Pollenocolypse: springtime has arrived
It’s pollen’s world and we’re just living in it. For now at least.
That’s certainly how it feels every year when the yellow clouds begin to descend upon us like some sort of divine punishment. I’ll admit that I love seeing all the flowers begin to bloom in all kinds of bright beautiful colors, and I enjoy seeing trees fill up with green leaves again instead of dead branches. But couldn’t it happen without coating everything, including my sinuses, with a thick layer of sticky, yellow pollen??
Obviously not, of course because that’s not how Mother Nature works. But it would be nice if we could somehow get the pretty parts of springtime without having to deal with the annoying parts. Even if it rains, things aren’t going to stay clean for very long until spring is over. The best solution right now is staying inside your hopefully pollen-free house and just Googling pictures of flowers.
Pollen, however, isn’t the only thing associated with spring. It’s the season of “spring cleaning” and it’s the season of transition and renewal. With the dreariness of winter finally behind us, many people start focusing on cleaning out things they don’t need anymore. They start to fix things up to look better. Fields and gardens get planted, ready for a summer of growing before harvest season rolls around. As nature begins another growing cycle, we too take some time to transition into new things.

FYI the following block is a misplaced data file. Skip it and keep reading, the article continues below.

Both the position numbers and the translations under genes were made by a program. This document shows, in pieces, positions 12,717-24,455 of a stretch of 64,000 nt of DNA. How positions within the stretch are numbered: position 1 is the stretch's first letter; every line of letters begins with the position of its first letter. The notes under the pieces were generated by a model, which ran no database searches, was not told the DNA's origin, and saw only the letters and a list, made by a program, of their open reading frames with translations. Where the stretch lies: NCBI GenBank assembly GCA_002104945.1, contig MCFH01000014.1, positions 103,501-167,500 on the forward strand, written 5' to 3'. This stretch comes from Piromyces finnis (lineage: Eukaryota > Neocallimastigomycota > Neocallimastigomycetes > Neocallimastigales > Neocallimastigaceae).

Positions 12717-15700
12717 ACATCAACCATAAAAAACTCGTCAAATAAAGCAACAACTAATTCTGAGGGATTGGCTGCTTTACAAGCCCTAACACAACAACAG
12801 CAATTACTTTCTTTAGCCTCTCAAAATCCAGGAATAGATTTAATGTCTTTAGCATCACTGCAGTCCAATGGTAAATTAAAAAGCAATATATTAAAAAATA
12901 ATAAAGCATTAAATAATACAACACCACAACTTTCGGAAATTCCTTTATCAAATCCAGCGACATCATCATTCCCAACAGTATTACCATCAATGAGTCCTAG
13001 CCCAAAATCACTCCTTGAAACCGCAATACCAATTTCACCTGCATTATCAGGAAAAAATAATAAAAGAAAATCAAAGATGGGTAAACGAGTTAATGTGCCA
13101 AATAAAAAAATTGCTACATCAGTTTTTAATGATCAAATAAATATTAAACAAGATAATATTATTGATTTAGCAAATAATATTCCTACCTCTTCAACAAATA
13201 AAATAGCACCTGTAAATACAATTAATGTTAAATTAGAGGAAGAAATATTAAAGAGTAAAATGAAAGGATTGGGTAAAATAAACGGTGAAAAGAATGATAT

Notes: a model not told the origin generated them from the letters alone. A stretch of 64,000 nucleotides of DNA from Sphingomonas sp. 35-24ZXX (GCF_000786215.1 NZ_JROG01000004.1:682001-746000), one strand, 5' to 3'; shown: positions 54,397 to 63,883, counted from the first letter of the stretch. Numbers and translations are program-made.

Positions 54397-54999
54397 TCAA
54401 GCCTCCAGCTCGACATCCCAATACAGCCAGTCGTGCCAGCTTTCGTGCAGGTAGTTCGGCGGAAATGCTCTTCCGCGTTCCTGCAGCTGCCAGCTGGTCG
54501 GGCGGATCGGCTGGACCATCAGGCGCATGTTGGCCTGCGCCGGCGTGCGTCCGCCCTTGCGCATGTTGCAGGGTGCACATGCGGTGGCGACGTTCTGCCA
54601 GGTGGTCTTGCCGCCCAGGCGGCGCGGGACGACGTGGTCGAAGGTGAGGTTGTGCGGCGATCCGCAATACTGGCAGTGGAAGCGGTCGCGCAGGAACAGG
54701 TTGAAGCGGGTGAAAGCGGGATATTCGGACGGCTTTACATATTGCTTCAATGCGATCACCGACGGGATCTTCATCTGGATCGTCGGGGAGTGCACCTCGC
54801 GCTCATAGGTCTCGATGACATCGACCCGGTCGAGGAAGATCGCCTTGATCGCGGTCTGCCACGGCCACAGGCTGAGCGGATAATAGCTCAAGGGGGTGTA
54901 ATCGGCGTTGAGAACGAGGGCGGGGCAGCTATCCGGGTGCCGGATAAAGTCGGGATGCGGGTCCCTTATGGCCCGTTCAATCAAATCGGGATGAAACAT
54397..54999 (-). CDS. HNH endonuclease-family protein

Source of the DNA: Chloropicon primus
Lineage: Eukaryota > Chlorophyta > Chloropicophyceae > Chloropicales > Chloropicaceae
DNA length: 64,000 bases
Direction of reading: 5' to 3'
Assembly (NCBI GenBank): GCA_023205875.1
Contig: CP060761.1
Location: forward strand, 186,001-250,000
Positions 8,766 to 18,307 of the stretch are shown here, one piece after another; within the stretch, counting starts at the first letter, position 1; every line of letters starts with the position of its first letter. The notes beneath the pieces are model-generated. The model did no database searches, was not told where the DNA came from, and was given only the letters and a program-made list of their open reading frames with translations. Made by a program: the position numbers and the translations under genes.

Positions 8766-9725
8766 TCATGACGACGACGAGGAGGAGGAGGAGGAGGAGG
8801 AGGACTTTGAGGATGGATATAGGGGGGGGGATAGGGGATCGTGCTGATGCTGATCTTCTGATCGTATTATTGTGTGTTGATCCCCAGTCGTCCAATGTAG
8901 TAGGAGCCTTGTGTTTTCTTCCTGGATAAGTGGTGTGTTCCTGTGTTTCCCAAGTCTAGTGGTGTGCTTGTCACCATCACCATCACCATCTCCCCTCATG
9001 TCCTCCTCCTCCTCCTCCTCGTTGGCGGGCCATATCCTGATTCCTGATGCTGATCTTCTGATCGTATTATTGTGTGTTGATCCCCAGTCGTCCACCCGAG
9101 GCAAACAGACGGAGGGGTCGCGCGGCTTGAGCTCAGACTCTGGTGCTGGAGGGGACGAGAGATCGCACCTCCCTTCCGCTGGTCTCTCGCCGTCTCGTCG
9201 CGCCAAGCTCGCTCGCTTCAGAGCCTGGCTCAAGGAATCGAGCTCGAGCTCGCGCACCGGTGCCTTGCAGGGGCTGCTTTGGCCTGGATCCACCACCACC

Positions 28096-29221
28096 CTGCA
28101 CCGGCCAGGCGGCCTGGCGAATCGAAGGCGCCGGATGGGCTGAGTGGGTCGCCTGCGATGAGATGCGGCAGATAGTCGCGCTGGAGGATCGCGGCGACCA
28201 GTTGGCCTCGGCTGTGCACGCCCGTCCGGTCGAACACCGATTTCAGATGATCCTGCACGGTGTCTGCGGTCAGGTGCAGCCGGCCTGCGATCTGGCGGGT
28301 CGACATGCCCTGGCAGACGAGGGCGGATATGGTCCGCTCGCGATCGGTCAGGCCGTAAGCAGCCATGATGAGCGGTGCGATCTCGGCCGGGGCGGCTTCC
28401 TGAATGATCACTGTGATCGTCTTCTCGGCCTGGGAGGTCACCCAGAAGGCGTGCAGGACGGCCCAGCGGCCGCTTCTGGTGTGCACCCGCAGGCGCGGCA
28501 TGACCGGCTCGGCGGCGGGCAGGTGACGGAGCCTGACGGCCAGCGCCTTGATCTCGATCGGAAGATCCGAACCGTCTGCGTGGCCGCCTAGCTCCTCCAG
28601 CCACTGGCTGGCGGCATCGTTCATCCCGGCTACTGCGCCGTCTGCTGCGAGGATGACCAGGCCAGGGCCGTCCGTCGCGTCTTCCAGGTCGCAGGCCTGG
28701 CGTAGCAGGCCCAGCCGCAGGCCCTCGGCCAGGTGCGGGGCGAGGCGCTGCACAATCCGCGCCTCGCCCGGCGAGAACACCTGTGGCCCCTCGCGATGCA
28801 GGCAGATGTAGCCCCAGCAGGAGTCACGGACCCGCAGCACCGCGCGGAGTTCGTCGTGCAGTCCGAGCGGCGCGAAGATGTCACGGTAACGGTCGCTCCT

Maybe it’s just the pollen getting into my brain or something, but the more I think about it, the more the whole thing starts to feel like a metaphor. For example, I’ve written a lot of stories for the News-Herald recently about changes going on in Northampton County, both in the local government and the school system. It definitely feels like a period of transition these days with the former County Manager and former School Superintendent gone and now new interims in place while the Boards search for full-time leaders to step into the positions.
I don’t have to tell you that good leadership is important because it’s something we all already know. But I hope each Board carefully considers and evaluates who will take up those leadership roles in Northampton County as we continue forward. I’m not just a newspaper reporter, you know, but a citizen of the county too. I don’t have any children, for example, but I know that a thriving educational system for the children of the county is a benefit for everyone living here in a multitude of direct and indirect ways.
So whether we were expecting it or not, springtime is upon us in Northampton County. We can’t rewind back to winter, nor can we jump ahead to enjoying the summer. We’ve got to deal with the pollen for a bit until the transition is over.
And hopefully, when the pollen is settled, there will be plenty of pretty flowers to enjoy. If not, well at least, we have one advantage over nature and its yearly cycle: we don’t have to wait. We can continue to transition and change again until something works.
Holly Taylor is a Staff Writer for Roanoke-Chowan Publications. Contact her at firstname.lastname@example.org or by phone at 252-332-7206.